She said the plant will be capable of producing more than 20m3 of concrete, before needing to refill the bins with materials. It will capture every drop of water, with 800,000 litres of storage.
The site also boasts a large storage shed and there are plans for a future concrete and soil testing lab.
The facility is also set to generate new local jobs, with up to 15 regular staff initially.
The plant opened on December 1, with internal operations and a quality control process.
The business will start running out of the plant from January 4, with a grand opening planned.
The expansion was another significant step for Cordwells Concrete, which was established by Vic Cordwell in 1965, after he spent many years in the sand and gravel industry.
“Operating from what now seems a primitive plant on Dunethin Rock Road, Yandina, he manufactured a range of mixed concretes and supplied associated products,” Ms Redman said.
“Having outgrown the premises in 1972, he moved to the present premises on the southern side of Yandina.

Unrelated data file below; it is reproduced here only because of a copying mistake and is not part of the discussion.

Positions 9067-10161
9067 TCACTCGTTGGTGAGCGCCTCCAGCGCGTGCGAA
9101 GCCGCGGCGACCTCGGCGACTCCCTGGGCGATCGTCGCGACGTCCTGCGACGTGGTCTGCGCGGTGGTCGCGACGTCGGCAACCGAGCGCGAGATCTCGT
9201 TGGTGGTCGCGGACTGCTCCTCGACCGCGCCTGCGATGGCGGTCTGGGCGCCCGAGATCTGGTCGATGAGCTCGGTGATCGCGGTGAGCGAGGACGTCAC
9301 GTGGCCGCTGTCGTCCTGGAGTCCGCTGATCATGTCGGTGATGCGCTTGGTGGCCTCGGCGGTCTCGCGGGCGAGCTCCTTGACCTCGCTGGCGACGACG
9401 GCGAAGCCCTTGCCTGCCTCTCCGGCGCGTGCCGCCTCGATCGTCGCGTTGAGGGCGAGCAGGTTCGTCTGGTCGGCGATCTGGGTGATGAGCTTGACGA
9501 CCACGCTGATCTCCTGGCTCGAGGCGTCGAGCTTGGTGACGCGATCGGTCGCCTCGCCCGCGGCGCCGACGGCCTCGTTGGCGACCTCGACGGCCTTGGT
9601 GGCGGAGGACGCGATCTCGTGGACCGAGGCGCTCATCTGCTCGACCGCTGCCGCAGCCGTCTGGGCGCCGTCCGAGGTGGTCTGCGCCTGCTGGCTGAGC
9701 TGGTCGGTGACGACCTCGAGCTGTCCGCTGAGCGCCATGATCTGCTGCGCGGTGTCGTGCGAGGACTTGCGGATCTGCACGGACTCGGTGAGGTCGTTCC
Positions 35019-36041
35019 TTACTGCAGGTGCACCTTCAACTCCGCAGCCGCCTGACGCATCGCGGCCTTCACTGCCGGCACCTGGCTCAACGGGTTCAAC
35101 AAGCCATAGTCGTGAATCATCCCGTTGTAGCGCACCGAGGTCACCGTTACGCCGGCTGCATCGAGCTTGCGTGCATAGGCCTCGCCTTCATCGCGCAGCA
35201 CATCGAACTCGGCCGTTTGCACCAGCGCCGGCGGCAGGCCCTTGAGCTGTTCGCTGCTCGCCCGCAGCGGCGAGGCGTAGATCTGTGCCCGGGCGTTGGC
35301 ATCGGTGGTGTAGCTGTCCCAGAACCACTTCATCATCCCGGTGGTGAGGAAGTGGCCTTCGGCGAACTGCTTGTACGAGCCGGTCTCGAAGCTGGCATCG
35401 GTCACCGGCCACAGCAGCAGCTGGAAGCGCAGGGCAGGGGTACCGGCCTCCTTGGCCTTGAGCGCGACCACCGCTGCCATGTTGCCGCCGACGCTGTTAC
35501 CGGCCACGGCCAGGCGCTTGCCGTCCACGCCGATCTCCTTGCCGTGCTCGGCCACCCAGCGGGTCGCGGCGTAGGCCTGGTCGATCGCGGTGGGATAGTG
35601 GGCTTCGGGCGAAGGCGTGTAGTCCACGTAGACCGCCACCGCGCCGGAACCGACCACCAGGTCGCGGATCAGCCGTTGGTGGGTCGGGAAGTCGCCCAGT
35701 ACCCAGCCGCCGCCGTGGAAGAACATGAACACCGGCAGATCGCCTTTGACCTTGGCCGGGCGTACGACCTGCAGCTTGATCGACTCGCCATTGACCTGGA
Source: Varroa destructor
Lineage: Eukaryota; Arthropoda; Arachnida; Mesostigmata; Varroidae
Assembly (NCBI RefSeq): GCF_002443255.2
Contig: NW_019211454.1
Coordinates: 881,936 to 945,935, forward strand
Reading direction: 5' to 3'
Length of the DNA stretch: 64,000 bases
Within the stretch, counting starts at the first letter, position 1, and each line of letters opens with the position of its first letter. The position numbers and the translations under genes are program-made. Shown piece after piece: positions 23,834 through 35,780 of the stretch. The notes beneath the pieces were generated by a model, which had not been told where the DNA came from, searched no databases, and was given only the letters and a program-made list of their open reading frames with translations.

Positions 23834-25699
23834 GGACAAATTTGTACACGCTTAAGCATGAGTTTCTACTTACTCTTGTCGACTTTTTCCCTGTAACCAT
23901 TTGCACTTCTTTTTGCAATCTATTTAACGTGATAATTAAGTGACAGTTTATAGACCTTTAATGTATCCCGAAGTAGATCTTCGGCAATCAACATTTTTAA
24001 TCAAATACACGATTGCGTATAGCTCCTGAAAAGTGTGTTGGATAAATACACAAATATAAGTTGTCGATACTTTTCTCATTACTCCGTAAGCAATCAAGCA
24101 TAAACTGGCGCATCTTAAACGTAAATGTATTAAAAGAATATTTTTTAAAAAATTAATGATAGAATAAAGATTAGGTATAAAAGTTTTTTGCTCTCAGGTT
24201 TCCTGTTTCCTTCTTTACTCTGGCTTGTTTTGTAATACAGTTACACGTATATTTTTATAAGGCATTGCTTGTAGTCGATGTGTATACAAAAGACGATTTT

“The service road is now called Cordwells Road in honour of the contribution Vic made to the building industry, and to the community
“The plant had a greater capacity, was modern, and employed six staff.
“Following his death in 1988, his son, son’s wife and grandsons have operated the business with the dedication to service and quality for which Vic was renowned.
“Today, a fourth generation of the family helps run the business and it has expanded and grown to employ more staff.”
Cordwell’s first concrete plant was much smaller than those of today.
“A truck or flat-top trailer brought cement bags from Brisbane to the plant almost daily,” Ms Redman said.
“The 10 to 20-tonne load would be unpacked and stored in the shed by hand.
“Materials were measured by volume and the cement bags were broken by hand into the loader bucket, before being added to the batching bin.
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“Water was added to the truck by timing per gallon with a wristwatch. Concrete was ordered in yards cubed and was delivered all over the Sunshine Coast.”
The Yandina Concrete Plant moved to the current location in Yandina in 1972.
“The plant was still manual but had scales and a small silo to hold and measure the quantities. The concrete mixes were solved from custom charts at this time,” Ms Redman said.
Technology has advanced over the years, and today, batching plants are computerised, allowing processes to be automated and managed more efficiently.